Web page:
The requirements for FDA 21 CFR Part 11 are in place for a good reason: When companies are making a part that goes inside your body, the engineering and manufacturing process must be meticulously documented, tested and controlled. People’s lives are at stake.
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The human factor is sometimes just too cumbersome in manufacturing. Take the German chipmaker Infineon: By using an autonomous robot called Scout from MetraLabs for the last several years, the automotive supplier shrank to 10 from 300 the number of minutes it takes to collect the clean-room data needed to measure the presence of rare gases in the air.
Some in the medical industry are using silicone rubber molds made with a 3D-printed master pattern for low-to-mid production runs of cast polyurethane device housings.
Intelligent factories have existed since manufacturing’s historical inception, but intelligence—defined as the acquisition and application of manufacturing knowledge—resided only with the factory’s staff.
I’ve had quite a month, again, covering clever software and gadgets that continue to inch their way into performing tasks once reserved for humans. These tasks range from mundane material handling to highly skilled engineering design. It has made me think quite a bit about how our world of manufacturing and engineering will be affected by all this artificial cleverness.
Analytics solutions. The industrial Internet of Things. Robotics. Automation. Manufacturers looking for tech solutions that will help them control costs and gain a competitive edge have many great options. In fact, deciding what type of technology to invest in and why can seem overwhelming.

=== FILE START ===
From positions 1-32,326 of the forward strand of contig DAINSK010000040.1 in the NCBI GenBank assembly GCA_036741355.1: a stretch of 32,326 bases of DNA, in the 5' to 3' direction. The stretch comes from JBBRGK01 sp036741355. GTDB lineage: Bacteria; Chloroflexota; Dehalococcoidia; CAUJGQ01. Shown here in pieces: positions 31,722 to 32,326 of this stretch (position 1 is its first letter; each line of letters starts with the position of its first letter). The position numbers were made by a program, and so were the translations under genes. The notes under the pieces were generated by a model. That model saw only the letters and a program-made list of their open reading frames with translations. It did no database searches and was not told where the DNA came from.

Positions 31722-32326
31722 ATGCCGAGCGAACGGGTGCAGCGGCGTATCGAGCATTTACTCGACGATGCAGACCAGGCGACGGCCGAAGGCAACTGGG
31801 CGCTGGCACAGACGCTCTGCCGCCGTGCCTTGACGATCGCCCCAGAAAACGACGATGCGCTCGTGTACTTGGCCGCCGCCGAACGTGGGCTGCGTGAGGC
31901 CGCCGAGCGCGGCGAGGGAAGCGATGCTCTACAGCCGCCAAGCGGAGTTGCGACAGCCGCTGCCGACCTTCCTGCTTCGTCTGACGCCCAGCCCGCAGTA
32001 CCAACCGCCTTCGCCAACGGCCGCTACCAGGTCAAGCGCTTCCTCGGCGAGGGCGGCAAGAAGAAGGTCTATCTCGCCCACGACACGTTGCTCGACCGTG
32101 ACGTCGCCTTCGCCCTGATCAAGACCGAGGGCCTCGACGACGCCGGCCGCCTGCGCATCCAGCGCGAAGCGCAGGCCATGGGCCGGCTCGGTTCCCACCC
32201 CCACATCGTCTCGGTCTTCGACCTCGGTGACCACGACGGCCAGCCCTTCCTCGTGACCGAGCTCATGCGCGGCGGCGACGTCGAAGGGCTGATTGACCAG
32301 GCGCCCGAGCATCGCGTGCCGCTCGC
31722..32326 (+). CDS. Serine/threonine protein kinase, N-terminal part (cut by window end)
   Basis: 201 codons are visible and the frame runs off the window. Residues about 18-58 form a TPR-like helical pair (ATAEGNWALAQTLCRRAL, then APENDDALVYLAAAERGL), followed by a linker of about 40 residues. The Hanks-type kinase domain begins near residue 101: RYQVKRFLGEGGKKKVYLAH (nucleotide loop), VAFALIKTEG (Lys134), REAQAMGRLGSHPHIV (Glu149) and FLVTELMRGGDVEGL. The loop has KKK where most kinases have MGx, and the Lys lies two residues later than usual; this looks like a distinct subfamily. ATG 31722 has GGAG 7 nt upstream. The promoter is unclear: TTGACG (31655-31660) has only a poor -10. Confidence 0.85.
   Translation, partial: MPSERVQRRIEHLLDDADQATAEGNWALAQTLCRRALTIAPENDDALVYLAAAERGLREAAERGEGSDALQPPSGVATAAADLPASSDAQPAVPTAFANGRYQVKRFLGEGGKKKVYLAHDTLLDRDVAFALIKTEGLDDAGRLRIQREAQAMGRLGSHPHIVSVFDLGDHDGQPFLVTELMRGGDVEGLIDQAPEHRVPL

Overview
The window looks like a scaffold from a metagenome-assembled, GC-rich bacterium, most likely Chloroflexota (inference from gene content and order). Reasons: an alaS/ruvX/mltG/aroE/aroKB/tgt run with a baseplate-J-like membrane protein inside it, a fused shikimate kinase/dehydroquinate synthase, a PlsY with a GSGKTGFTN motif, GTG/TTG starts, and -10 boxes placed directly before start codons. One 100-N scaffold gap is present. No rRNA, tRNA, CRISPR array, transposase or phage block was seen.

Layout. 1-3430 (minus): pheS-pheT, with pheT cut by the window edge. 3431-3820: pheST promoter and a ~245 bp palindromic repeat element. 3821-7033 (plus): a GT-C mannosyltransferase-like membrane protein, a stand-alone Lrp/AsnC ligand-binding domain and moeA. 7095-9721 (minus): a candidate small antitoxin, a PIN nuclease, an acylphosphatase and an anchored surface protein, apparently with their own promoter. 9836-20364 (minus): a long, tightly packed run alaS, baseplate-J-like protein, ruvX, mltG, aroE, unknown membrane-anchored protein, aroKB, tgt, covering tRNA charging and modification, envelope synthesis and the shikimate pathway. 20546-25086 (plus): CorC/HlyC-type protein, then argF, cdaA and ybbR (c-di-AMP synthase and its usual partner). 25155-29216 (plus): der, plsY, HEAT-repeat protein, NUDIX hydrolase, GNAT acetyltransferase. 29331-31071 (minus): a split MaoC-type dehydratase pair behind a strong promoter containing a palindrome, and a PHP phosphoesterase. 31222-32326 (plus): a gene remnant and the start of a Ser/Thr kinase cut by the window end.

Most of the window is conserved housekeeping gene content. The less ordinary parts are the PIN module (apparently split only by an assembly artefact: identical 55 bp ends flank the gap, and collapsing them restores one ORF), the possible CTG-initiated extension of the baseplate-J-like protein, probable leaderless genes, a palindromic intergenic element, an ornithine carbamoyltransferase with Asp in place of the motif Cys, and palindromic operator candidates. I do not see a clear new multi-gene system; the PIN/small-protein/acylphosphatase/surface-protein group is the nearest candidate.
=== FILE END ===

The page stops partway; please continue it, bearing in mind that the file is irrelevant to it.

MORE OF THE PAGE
Contract manufacturers, aka job shops, are the heart and soul of US manufacturing. Their survival and success are imperative.
Digitization of industry has become an established global trend. Despite all the enthusiasm of visionaries, the machine tool is, was and will remain the core element in production.
It’s not often you get the opportunity to witness rapid, life-impacting change, but for those of us who have been in the 3D printing industry over the last few decades, we have witnessed just that. In the last 20-plus years, 3D printing has changed the definition of manufacturing from merely “one-size-fits-all” to “customized” production and from “high-volume” to “high-complexity/low-volume”—a startling paradigm shift that has enabled many new applications for the manufacturing industry.
More durable and versatile therapeutic wearable material, more accurate part measurement and improved automation and 3D printing were among the many technologies on display at this year’s Medical Design & Manufacturing (MD&M) East conference, June 12-14, in New York City.